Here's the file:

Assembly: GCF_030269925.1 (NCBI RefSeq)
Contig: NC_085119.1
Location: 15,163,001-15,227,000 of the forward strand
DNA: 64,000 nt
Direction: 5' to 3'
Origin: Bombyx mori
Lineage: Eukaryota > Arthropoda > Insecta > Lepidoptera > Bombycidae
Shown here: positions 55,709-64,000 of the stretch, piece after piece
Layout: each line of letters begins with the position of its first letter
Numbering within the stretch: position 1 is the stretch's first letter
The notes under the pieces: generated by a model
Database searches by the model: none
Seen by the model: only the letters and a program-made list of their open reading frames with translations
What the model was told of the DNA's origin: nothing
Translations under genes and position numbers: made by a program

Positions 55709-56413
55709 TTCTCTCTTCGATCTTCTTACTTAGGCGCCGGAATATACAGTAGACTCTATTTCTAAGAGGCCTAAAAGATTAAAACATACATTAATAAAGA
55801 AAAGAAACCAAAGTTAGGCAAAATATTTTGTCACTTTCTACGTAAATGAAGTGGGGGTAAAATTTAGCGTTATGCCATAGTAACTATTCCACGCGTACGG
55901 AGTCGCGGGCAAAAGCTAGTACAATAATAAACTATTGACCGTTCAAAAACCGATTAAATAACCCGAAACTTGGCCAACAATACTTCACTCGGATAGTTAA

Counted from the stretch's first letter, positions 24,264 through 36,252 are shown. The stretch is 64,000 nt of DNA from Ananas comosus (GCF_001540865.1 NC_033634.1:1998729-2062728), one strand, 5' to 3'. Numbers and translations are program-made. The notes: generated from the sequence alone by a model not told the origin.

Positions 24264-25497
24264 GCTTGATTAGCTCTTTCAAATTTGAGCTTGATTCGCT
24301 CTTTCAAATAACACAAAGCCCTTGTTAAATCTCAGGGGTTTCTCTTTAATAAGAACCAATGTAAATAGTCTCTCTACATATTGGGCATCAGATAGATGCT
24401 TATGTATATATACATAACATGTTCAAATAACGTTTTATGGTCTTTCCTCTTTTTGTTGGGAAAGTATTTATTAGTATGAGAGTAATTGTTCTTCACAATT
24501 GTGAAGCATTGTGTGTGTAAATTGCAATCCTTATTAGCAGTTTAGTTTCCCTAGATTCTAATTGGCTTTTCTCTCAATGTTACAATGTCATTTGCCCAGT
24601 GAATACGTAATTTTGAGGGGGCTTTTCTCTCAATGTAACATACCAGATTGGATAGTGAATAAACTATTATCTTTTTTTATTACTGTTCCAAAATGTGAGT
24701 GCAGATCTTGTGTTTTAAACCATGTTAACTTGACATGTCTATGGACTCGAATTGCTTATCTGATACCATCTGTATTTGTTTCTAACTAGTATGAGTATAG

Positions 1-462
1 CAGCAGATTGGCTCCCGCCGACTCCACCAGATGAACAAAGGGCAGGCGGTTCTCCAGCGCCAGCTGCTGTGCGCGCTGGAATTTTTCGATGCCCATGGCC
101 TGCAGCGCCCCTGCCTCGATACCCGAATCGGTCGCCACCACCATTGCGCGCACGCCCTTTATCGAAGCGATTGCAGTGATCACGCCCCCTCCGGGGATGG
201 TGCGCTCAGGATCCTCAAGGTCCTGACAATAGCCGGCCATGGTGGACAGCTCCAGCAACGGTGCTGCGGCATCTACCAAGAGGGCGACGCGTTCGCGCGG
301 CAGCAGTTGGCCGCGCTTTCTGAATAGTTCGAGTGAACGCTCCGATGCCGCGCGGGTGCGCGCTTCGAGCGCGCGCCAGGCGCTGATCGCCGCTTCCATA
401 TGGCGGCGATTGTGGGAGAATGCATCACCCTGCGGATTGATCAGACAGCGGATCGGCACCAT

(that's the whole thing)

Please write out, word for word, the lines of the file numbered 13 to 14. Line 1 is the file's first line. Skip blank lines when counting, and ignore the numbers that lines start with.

Seen by the model: only the letters and a program-made list of their open reading frames with translations
What the model was told of the DNA's origin: nothing